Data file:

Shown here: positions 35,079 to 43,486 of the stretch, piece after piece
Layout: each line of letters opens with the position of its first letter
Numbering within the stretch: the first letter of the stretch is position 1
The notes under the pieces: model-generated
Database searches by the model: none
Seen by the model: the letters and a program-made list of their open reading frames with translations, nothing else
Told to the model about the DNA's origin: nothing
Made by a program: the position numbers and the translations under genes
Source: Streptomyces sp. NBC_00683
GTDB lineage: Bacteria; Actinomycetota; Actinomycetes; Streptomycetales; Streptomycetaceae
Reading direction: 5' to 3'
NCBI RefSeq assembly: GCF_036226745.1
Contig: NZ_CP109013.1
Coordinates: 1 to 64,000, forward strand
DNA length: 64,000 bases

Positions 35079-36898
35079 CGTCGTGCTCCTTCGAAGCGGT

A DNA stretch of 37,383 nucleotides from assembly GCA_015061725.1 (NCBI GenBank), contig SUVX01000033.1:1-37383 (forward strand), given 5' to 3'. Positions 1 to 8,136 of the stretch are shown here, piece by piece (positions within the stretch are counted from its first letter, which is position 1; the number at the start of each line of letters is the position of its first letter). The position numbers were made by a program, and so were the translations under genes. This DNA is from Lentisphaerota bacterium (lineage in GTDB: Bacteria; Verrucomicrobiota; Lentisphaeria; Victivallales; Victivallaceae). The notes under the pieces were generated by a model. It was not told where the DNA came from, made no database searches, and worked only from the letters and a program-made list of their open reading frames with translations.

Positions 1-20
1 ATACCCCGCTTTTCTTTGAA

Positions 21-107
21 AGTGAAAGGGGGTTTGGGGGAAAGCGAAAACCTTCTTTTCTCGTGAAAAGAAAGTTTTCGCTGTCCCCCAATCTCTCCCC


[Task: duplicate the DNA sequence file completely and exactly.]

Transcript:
Shown here: positions 35,079 to 43,486 of the stretch, piece after piece
Layout: each line of letters opens with the position of its first letter
Numbering within the stretch: the first letter of the stretch is position 1
The notes under the pieces: model-generated
Database searches by the model: none
Seen by the model: the letters and a program-made list of their open reading frames with translations, nothing else
Told to the model about the DNA's origin: nothing
Made by a program: the position numbers and the translations under genes
Source: Streptomyces sp. NBC_00683
GTDB lineage: Bacteria; Actinomycetota; Actinomycetes; Streptomycetales; Streptomycetaceae
Reading direction: 5' to 3'
NCBI RefSeq assembly: GCF_036226745.1
Contig: NZ_CP109013.1
Coordinates: 1 to 64,000, forward strand
DNA length: 64,000 bases

Positions 35079-36898
35079 CGTCGTGCTCCTTCGAAGCGGT

A DNA stretch of 37,383 nucleotides from assembly GCA_015061725.1 (NCBI GenBank), contig SUVX01000033.1:1-37383 (forward strand), given 5' to 3'. Positions 1 to 8,136 of the stretch are shown here, piece by piece (positions within the stretch are counted from its first letter, which is position 1; the number at the start of each line of letters is the position of its first letter). The position numbers were made by a program, and so were the translations under genes. This DNA is from Lentisphaerota bacterium (lineage in GTDB: Bacteria; Verrucomicrobiota; Lentisphaeria; Victivallales; Victivallaceae). The notes under the pieces were generated by a model. It was not told where the DNA came from, made no database searches, and worked only from the letters and a program-made list of their open reading frames with translations.

Positions 1-20
1 ATACCCCGCTTTTCTTTGAA

Positions 21-107
21 AGTGAAAGGGGGTTTGGGGGAAAGCGAAAACCTTCTTTTCTCGTGAAAAGAAAGTTTTCGCTGTCCCCCAATCTCTCCCC